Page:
Obama’s chief of staff, Denis McDonough, said in an interview that the president’s Syria policy was the product of a robust debate informed by nuanced and thorough input from the military. “I think there is a rhythm to the policymaking that contributes to an opportunity for the military leaders to give him their unvarnished and very candid advice,” McDonough said.
Obama’s relationship with the military was indelibly shaped early in his presidency by the 2009 debate over whether a troop surge in Afghanistan that his generals were pressing for stood a good chance of turning around the worsening conflict.
“From his perspective, he trusted the military and they betrayed him,” said the official, who spoke on condition of anonymity to describe a blunt assessment shared by many in defense and policymaking circles. The president felt boxed into a political corner by leaks about the troop numbers the generals wanted, the official said, and after that, “I think this White House made it pretty clear that they intended to run all foreign policy from the (Eisenhower) Executive Office Building.”
The administration’s inability to keep a residual U.S. military force in Iraq at the end of 2010 after a lengthy policy debate left some senior military officers feeling dejected. The Pentagon wanted to keep between 10,000 to 15,000 troops in Iraq after the drawdown.
“The White House was doing what they do best, which was scrutinizing every proposal, which was driving some of the planners on the Joint Staff crazy,” said the former military official. “The White House won that round. They got what they wanted, which was zero.”
Under Obama, the era of high-profile, outspoken generals who became de facto policymakers and politicians during the presidency of George W. Bush came to an abrupt halt. Charismatic and media-friendly generals learned to be circumspect. Senior officers known as quiet professionals got promoted.
As he reassessed how to best use and mold the military as an era of ground wars was coming to an end, Obama developed close, and in some instances warm, relationships with his military chiefs, according to McDonough, his chief of staff.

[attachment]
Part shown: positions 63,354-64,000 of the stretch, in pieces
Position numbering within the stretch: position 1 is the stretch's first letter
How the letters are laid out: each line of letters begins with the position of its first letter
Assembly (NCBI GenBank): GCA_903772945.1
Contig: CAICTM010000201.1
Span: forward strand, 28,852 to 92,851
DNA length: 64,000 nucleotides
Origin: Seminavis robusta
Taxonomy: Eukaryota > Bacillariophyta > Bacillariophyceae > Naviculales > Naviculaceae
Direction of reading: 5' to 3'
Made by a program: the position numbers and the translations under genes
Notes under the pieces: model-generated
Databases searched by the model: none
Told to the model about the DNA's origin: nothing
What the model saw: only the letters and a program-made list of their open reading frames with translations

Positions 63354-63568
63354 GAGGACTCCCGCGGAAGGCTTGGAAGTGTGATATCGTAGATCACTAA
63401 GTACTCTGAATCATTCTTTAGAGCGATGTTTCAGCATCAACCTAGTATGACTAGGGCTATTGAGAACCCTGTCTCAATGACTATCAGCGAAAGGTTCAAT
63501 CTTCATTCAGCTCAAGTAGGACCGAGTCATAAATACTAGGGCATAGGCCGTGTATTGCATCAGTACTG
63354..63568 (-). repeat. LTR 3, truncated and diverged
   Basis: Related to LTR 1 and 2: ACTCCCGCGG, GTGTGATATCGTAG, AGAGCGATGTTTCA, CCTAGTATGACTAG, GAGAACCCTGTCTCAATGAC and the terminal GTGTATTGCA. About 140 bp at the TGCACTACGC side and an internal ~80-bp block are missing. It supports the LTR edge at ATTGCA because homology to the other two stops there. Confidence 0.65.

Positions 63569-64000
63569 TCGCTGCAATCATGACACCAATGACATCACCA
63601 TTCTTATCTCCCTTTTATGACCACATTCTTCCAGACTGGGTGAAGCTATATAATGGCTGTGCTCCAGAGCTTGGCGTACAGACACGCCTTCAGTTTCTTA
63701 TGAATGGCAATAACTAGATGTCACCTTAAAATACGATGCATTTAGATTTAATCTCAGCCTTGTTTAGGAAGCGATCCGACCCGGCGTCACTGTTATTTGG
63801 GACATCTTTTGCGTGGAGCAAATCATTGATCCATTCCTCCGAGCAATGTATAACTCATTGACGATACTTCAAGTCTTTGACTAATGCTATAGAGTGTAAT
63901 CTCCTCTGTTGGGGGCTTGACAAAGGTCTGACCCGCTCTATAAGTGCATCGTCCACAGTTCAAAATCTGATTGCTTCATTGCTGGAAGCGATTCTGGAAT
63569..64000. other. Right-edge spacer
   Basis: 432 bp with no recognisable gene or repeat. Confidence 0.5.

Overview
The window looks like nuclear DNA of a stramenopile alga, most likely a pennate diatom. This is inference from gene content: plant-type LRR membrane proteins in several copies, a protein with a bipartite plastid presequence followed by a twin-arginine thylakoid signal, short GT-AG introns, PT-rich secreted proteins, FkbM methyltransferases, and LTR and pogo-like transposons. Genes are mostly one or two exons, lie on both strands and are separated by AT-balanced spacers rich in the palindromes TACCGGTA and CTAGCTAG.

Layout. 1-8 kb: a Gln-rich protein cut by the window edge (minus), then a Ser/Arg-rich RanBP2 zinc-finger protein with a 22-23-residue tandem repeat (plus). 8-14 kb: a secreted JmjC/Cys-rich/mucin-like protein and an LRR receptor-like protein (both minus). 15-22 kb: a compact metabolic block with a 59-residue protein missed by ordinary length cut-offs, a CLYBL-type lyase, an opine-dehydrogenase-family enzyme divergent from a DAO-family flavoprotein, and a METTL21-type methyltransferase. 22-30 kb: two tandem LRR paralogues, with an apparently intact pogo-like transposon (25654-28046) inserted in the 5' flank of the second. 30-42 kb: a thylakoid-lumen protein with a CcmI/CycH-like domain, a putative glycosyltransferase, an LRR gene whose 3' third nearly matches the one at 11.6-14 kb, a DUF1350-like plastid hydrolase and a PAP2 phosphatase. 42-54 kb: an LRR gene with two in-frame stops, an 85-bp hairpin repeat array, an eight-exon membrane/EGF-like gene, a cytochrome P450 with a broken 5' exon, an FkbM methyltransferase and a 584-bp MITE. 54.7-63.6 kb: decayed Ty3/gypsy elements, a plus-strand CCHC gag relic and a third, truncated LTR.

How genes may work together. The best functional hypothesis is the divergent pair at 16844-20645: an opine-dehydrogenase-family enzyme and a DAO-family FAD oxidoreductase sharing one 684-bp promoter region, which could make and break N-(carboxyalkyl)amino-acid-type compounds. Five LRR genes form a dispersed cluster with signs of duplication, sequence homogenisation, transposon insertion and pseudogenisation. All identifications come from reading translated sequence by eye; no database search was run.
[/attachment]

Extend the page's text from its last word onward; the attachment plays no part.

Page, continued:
‘Their job is to give their best military advice, which they always do, without regard for politics,” he said. “The president appreciates that above all else.”
Obama has not been reluctant about using force, having signed off in 2011 on the risky raid in Pakistan that led to the killing of Osama bin Laden. His counterterrorism policies have largely mirrored, and sometimes gone beyond, those of his Republican predecessor.
Veterans of the war in Afghanistan have become disappointed about how long it has taken the White House to articulate its long-term plan for the country, where the troop withdrawal is scheduled to finish at the end of 2014. T.M. Gibbons-Neff, a former Marine Corps sergeant who served two tours in Afghanistan, said many of his contemporaries have belatedly come to appreciate Bush’s decisiveness as commander in chief.
“Guys thought Bush had his stuff together,” said Gibbons-Neff, 25, the president of the veterans association at Georgetown University. “If he was making a good call or a bad call, he was at least making a call.”
Administration officials say Obama is proudest and most humbled when he is surrounded by troops. He has learned a great deal from them, McDonough said, including, perhaps most importantly, that “an attribute of a great leader is humility.”
The administration will be reviewing this month’s turbulent policy deliberations much like a commander would his decisions at the end of a battle, he said.
“The president has demanded of us as a regular matter something that he has seen from the military: a culture of after-action review, a culture of accountability and constant learning,” McDonough said.